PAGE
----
Clear plastic sheeting on your windows can add more insulation and reduce icy drafts with minimal effort and minimal cost.
Heat your home responsibly
Tip - Cranking up the heat to warm the house quickly doesn't work. The house will warm up at the same rate, regardless of the temperature setting.
Fix your chimney
Don't lose heated air up your chimney! The chimney acts like an open window. Be sure your damper is closed when the fireplace is not in use. Check the seal on the flue damper and make it as snug as possible. Consider installing tempered glass doors and a heat-air exchange system that blows warm air into the room. When you do use the fireplace, reduce heat loss by opening dampers in the bottom of the firebox (if provided) or open the nearest window slightly and close the doors into the room. Lower your thermostat setting to between 10 - 13 °C (50 - 55 °F).
Enjoy the sun
Open the drapes or blinds on sunny days and bask in the "free" heat. Keep those south-facing windows squeaky clean to let the light through. Remember to close the drapes or blinds when the sun sets.
Try a humidifier
Adding a humidifier to your heating system may allow you to turn your thermostat down and be comfortable at lower temperatures. PS: Aquariums and houseplants can add humidity too.
Install energy-saving technology
Canadians rely heavily on electrical lighting during the long, dark winter nights. Help conserve energy by installing automatic timers, motion sensors, dimmers, and solar cells at your house.
Switch to better light bulbs
Halogen lighting uses up to 40 percent less energy than traditional bulbs, and it's also excellent for gardens and pathways. We also recommend LED bulbs instead of the old-school incandescent ones.
Turn off the lights
It costs approximately $2.55 per year to light one room for one hour each day. Remember to switch off the lights when you leave a room and you'll save money.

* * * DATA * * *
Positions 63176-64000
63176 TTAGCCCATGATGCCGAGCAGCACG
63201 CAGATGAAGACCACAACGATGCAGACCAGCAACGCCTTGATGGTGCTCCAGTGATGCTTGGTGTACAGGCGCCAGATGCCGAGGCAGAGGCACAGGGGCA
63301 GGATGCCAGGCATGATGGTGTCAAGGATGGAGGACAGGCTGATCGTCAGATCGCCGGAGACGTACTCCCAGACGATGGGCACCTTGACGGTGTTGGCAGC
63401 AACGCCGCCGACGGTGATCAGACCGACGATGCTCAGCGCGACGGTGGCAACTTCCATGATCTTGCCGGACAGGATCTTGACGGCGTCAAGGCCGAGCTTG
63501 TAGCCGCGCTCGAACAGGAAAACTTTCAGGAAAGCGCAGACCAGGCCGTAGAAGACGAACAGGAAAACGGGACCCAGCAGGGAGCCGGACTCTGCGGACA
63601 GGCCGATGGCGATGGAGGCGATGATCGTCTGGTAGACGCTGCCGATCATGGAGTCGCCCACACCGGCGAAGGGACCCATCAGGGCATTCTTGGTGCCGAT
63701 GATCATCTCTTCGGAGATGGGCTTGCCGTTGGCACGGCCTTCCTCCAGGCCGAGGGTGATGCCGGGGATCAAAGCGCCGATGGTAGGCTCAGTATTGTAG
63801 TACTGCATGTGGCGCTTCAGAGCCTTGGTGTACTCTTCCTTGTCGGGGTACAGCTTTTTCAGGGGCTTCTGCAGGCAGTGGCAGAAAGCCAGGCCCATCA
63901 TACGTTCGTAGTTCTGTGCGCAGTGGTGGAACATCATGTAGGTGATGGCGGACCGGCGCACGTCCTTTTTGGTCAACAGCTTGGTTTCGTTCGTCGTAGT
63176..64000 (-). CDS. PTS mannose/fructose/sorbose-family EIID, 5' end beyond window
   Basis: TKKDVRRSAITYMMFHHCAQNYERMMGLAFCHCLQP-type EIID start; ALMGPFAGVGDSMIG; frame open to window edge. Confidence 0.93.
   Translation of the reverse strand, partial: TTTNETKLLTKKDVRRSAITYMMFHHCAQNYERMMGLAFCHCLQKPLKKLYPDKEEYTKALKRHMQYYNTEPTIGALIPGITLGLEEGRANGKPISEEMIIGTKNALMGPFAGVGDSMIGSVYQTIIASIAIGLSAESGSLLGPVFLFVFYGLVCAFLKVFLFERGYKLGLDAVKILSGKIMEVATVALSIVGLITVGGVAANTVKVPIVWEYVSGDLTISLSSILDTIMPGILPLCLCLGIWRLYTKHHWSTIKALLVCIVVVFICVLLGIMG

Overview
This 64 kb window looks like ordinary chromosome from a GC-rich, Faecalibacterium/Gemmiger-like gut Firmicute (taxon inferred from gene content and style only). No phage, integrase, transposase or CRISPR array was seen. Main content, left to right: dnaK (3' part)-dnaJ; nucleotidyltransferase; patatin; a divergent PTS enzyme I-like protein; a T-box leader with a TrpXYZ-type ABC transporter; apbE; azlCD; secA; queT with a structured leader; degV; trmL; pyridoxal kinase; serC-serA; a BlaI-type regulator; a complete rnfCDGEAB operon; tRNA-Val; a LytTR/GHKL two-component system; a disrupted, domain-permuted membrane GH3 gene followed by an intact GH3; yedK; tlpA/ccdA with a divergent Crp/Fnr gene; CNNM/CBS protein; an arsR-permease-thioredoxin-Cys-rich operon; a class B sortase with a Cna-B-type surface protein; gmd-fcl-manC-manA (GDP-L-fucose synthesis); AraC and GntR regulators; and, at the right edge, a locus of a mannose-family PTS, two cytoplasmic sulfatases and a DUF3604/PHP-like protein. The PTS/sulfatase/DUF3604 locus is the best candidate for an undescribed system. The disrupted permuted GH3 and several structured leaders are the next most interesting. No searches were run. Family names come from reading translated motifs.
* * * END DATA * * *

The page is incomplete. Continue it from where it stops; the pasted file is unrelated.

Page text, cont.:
Close that garage door
During the winter months, don't forget to keep the garage door tightly closed as often as possible. In doing so, you'll retain warmer air against the garage-side wall of the house, and it will act as a buffer against the colder outdoor air.
Not in Ashburn? Please Enter Your LocationWe would like to provide you with the most accurate information on on our offers, including available plans and pricing. Please enter at least your zip code, but you may also enter your complete address for more detailed information.
Please wait a moment while we verify your address.
It's important to be an informed consumer for your home and family. The Direct Energy Learning Center is your trusted source for a wide range of home-related topics to help you make decisions, improve your home, and live brighter.
You invited us into your home - the least we can do is help make it a comfortable, happy space for you and your family. The Live Brighter blog opens conversation on home improvement and family life, from household repairs and maintenance, to living green and saving money, to home decor, travel, and more. We're here to talk about what matters most.